Editor's note: To help investors profitably navigate the options market, Minyanville has launched "9 Weeks to Better Options Trading," an educational series aimed at increasing trader understanding of the nuts and bolts of options, with an emphasis on real-world applications. In this series, veteran options trader and author of OptionSmith Steve Smith will demystify a range of topics from options pricing to trading strategies to special situations like earnings reports and takeovers. Read the kick-off to the series here.
Do not touch nothing. The truth will be revealed by the facts as they exist.
-- Hercule Poirot's in The Murder on the Orient Express
One of the biggest challenges in using options as an investment tool is that not only must you be right on direction and price target, but you must also be accurate in your timing. You can buy a call with too short an expiration period, watch the stock go up, and actually lose money because time decay will offset most or all of the directional gains if the move does not come quickly enough.
Butterfly spreads are a good, low-cost way to establish positions that are not impacted by time decay or short-term price movement. Due to their balanced construction, their value only becomes price sensitive -- albeit exponentially so -- as expiration approaches.
In this way, one can eliminate the need to be right about the velocity of the price move -- you need only be correct about the price level at expiration. This makes butterfly spreads useful as both protective positions and potentially highly profitable directional bets. A Stack of Spreads
A butterfly is a three-strike position that involves a combination of the following:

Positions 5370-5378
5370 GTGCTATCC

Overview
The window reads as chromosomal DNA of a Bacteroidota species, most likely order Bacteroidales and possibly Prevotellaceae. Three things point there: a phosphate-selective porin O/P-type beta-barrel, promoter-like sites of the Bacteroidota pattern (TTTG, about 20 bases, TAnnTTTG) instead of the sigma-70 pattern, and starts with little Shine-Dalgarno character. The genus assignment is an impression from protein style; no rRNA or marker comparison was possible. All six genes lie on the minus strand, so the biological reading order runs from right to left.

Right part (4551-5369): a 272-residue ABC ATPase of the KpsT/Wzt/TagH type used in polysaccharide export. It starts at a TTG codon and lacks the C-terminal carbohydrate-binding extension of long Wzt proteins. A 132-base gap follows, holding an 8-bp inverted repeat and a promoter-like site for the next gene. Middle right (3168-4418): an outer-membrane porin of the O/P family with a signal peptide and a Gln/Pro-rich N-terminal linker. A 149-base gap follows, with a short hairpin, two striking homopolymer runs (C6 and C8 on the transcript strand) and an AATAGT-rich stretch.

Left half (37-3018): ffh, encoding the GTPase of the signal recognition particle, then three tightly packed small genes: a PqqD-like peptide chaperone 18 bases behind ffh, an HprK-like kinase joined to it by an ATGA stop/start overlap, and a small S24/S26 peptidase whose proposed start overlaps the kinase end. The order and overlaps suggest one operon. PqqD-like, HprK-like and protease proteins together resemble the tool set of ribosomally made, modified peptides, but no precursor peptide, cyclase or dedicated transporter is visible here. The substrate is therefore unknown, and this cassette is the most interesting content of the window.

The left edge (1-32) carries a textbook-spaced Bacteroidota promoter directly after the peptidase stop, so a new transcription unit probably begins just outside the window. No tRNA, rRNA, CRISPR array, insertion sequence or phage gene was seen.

The sale (or purchase) of 2 identical options
The purchase (or sale) of 1 option with an immediately higher strike than the 2 identical
The purchase (or sale) of 1 option with an immediately lower strike than the 2 identical
All options must have the same underlying stock and have the same expiration date. One way to think of butterflies is as a combination of two vertical spreads -- one bullish and one bearish -- with a common middle strike. We call this a 1 x 2 x 1 construction.
Today, we’ll focus on the long butterfly, in which the two outside strikes are purchased and the “body,” or center strike, is sold for a net debit.
This “stack of spreads” (one long, one short) creates a position that is initially near both delta and theta neutral. This means that changes in price and time, and even implied volatility, have little impact on the value of the position. This strategy's name undoubtedly is derived from its structure of a midsection and two equidistant outside pieces.
This creates a profit-loss diagram with two "wings" in which the middle common strike is typically sold short and represents the price of maximum profit on expiration day.
For example; with Google
(GOOG) currently trading around $645 one could:
Buy 1 April $650 call for $21 a contract
Sell 2 April $670 calls for $13 a contract
Buy 1 April $690 call for $8 a contract
This is a $3 net debit (2 x $13 = $26, while $21 + $8 = $29). That $3 is the maximum loss and would be incurred if shares of Google make a big move -- in this case, if they are below $650 or above $690 on the April 21 expiration. The maximum profit is $17 (calculated by the width between strikes minus the cost, or $20 - $3, which gives us $17) and would be realized if Google is exactly at $670 on expiration. Low Maintenance
Butterfly positions are often referred to as "vacation positions" in that they're low-cost and have minimum risk, and you can basically put them on and forget about them for a while. For most retail investors, there's no need for monitoring or adjustments on a daily or even weekly basis, until expiration approaches. The trade-off is that significant profits can only be realized near expiration.